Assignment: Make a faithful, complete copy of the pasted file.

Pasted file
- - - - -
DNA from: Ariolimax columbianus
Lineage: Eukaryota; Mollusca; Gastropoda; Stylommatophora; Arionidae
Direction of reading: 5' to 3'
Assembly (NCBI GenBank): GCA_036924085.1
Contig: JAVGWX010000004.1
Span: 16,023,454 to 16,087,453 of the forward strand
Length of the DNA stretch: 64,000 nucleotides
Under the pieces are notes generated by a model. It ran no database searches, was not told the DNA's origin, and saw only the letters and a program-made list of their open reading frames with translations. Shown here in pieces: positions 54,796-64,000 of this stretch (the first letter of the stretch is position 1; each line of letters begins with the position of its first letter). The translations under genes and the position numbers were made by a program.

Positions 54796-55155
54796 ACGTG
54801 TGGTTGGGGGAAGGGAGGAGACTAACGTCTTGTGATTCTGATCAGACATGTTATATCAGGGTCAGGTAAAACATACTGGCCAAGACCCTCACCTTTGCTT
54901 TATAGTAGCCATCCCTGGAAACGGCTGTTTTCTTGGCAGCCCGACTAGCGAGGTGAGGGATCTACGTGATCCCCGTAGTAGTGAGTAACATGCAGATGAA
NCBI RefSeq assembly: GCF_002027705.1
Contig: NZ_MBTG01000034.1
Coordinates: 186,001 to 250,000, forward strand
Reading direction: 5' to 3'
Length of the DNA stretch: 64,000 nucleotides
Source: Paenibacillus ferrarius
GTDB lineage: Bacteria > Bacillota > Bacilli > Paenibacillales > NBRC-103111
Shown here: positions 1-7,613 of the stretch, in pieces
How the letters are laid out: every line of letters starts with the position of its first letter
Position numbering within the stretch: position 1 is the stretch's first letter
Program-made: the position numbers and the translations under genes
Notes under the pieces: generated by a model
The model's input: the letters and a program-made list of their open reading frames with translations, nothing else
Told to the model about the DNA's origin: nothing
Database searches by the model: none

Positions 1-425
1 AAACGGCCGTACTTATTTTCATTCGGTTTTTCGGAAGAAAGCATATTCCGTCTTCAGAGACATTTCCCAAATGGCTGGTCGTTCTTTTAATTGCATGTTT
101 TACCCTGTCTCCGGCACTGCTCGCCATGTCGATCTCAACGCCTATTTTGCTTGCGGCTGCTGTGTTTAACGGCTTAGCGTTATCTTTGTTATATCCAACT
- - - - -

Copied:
DNA from: Ariolimax columbianus
Lineage: Eukaryota; Mollusca; Gastropoda; Stylommatophora; Arionidae
Direction of reading: 5' to 3'
Assembly (NCBI GenBank): GCA_036924085.1
Contig: JAVGWX010000004.1
Span: 16,023,454 to 16,087,453 of the forward strand
Length of the DNA stretch: 64,000 nucleotides
Under the pieces are notes generated by a model. It ran no database searches, was not told the DNA's origin, and saw only the letters and a program-made list of their open reading frames with translations. Shown here in pieces: positions 54,796-64,000 of this stretch (the first letter of the stretch is position 1; each line of letters begins with the position of its first letter). The translations under genes and the position numbers were made by a program.

Positions 54796-55155
54796 ACGTG
54801 TGGTTGGGGGAAGGGAGGAGACTAACGTCTTGTGATTCTGATCAGACATGTTATATCAGGGTCAGGTAAAACATACTGGCCAAGACCCTCACCTTTGCTT
54901 TATAGTAGCCATCCCTGGAAACGGCTGTTTTCTTGGCAGCCCGACTAGCGAGGTGAGGGATCTACGTGATCCCCGTAGTAGTGAGTAACATGCAGATGAA
NCBI RefSeq assembly: GCF_002027705.1
Contig: NZ_MBTG01000034.1
Coordinates: 186,001 to 250,000, forward strand
Reading direction: 5' to 3'
Length of the DNA stretch: 64,000 nucleotides
Source: Paenibacillus ferrarius
GTDB lineage: Bacteria > Bacillota > Bacilli > Paenibacillales > NBRC-103111
Shown here: positions 1-7,613 of the stretch, in pieces
How the letters are laid out: every line of letters starts with the position of its first letter
Position numbering within the stretch: position 1 is the stretch's first letter
Program-made: the position numbers and the translations under genes
Notes under the pieces: generated by a model
The model's input: the letters and a program-made list of their open reading frames with translations, nothing else
Told to the model about the DNA's origin: nothing
Database searches by the model: none

Positions 1-425
1 AAACGGCCGTACTTATTTTCATTCGGTTTTTCGGAAGAAAGCATATTCCGTCTTCAGAGACATTTCCCAAATGGCTGGTCGTTCTTTTAATTGCATGTTT
101 TACCCTGTCTCCGGCACTGCTCGCCATGTCGATCTCAACGCCTATTTTGCTTGCGGCTGCTGTGTTTAACGGCTTAGCGTTATCTTTGTTATATCCAACT